Japan and South Korea seem to be at each other’s throats again. The former having recently implemented a fresh round of tighter export regulations on the country that is widely known for producing most of the memory chips for companies around the world.
The new round of trade restrictions is aimed towards the materials needed by South Korea’s electronics industry to produce new chips. As of this week, Japanese suppliers are required to gain approval from their country’s government. Should it wish to supply South Korea with specific components.
Of these components, three of them are vital to South Korea – fluorinated polyimide, polyimide resists, and hydrogen fluoride. The first being a primary component for the manufacturing of smartphone displays. The South Korean company that would likely be the hardest hit is Samsung. On top of that, the brand is currently facing a supply glut of memory chips, brought about by the falling prices of said component.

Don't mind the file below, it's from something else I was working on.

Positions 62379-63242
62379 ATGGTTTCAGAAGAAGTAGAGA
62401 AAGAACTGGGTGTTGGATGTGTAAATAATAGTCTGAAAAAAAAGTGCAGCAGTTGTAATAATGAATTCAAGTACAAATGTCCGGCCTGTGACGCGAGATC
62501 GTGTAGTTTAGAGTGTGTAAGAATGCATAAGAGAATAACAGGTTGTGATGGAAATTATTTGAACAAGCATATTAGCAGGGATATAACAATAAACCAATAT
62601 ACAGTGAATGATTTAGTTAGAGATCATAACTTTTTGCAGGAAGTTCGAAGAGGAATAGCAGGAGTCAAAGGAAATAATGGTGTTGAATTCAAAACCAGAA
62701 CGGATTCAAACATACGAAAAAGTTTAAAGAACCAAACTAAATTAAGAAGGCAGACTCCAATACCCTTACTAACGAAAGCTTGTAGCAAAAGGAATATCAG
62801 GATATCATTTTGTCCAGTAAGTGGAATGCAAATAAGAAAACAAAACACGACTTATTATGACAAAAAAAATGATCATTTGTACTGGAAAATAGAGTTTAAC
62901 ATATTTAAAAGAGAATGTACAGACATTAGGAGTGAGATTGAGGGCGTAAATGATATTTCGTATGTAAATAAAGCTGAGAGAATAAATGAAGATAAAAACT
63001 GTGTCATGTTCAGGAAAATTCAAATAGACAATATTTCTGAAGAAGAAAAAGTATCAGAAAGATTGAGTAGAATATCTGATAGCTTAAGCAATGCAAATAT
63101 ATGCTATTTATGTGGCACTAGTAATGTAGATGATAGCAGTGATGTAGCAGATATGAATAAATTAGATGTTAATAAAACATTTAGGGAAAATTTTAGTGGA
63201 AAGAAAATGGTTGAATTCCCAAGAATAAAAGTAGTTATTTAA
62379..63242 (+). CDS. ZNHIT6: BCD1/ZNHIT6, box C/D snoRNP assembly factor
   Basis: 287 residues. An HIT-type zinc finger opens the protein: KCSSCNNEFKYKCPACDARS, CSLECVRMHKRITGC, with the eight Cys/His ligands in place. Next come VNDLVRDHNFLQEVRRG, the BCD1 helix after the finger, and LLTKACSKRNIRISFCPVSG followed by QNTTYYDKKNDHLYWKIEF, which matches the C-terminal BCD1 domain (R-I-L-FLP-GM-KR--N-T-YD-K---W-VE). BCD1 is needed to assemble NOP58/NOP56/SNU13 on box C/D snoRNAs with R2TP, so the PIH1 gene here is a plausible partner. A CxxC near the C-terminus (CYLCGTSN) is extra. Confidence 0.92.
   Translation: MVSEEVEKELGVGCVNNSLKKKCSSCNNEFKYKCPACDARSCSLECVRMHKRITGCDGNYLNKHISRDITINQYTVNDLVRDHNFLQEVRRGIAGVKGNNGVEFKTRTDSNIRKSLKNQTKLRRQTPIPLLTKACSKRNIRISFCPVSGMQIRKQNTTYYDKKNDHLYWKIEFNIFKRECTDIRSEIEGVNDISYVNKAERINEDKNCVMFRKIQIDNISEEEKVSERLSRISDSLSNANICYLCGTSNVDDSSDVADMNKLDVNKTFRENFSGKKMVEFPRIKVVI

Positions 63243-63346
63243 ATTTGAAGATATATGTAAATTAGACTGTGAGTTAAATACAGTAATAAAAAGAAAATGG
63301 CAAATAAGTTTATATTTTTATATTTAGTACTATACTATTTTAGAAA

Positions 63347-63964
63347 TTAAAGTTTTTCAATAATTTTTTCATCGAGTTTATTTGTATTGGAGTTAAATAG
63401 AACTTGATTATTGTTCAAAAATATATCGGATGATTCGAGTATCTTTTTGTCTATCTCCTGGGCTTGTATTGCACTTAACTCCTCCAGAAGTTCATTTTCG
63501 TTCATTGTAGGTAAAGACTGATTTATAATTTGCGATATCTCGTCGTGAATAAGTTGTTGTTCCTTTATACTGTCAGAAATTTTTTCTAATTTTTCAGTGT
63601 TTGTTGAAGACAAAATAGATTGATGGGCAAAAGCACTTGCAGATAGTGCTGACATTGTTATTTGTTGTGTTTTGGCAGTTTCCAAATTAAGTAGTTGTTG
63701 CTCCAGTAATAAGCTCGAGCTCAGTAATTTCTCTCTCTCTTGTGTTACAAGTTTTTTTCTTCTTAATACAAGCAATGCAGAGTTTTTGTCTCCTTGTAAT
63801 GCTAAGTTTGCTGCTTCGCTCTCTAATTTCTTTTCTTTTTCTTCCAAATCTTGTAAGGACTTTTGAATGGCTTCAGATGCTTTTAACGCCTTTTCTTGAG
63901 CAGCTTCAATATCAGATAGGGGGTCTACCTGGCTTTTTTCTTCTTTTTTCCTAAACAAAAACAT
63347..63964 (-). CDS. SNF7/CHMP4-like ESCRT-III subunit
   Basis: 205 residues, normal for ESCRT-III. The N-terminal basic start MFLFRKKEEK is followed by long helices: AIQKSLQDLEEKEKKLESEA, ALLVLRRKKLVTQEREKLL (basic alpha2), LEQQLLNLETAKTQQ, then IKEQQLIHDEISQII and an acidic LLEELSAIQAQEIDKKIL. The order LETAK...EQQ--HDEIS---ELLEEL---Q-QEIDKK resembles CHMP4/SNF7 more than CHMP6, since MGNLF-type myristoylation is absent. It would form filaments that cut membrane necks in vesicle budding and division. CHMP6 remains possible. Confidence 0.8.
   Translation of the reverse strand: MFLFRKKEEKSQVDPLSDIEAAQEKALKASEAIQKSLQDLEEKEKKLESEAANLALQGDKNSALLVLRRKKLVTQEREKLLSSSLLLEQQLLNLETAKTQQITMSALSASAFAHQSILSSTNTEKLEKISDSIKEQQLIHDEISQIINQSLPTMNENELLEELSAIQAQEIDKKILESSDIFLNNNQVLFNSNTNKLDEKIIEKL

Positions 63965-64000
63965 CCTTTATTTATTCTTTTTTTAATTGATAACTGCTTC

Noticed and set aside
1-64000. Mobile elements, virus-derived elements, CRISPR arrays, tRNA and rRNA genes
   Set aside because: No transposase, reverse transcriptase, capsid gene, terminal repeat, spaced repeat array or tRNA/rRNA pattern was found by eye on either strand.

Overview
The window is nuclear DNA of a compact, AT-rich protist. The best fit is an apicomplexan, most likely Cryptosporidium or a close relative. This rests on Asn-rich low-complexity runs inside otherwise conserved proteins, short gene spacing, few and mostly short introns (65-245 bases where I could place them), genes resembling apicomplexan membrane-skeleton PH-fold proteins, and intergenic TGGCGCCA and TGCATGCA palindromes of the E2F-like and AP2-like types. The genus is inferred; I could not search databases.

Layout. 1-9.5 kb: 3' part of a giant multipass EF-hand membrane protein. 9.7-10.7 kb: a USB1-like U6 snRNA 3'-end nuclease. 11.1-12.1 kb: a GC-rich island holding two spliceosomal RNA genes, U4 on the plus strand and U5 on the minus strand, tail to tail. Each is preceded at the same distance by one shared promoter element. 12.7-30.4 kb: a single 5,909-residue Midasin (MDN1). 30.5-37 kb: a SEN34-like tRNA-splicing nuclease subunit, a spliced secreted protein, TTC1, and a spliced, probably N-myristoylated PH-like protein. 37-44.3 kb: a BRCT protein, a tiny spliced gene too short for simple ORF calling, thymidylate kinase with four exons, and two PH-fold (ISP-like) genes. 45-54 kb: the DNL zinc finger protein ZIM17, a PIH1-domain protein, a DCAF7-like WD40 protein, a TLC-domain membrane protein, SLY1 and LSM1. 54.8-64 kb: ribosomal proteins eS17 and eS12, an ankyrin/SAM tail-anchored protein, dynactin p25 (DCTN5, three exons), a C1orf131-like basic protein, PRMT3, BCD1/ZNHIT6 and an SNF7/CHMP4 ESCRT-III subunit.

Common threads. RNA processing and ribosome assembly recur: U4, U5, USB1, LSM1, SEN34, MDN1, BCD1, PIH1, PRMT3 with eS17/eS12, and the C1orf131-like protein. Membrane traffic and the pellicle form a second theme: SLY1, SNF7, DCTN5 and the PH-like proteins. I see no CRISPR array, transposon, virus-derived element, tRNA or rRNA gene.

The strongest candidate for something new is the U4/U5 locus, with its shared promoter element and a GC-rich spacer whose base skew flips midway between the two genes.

Tensions between the two Asian neighbours reportedly resurfaced due to an old wartime spat. Till today, both nations disagree over how compensation for forced labour – brought about during Japan’s expansion in World War II – should be dispensed. Last year, South Korea’s highest court ordered two Japanese companies, Nippon Steel and Mitsubishi Heavy Industries, to pay out reparations on an individual level. Unsurprisingly, Japan lambasted the order and accused the country of breaching a treaty both had signed back in 1965.
Japan’s new export regulations also signal a change in priorities; before this, the treaty basically gave South Korea a beneficiary status, allowing Japanese companies trading with the country through an expedited export process. With the new regulations, companies will now have to wait up to 90 days for approval.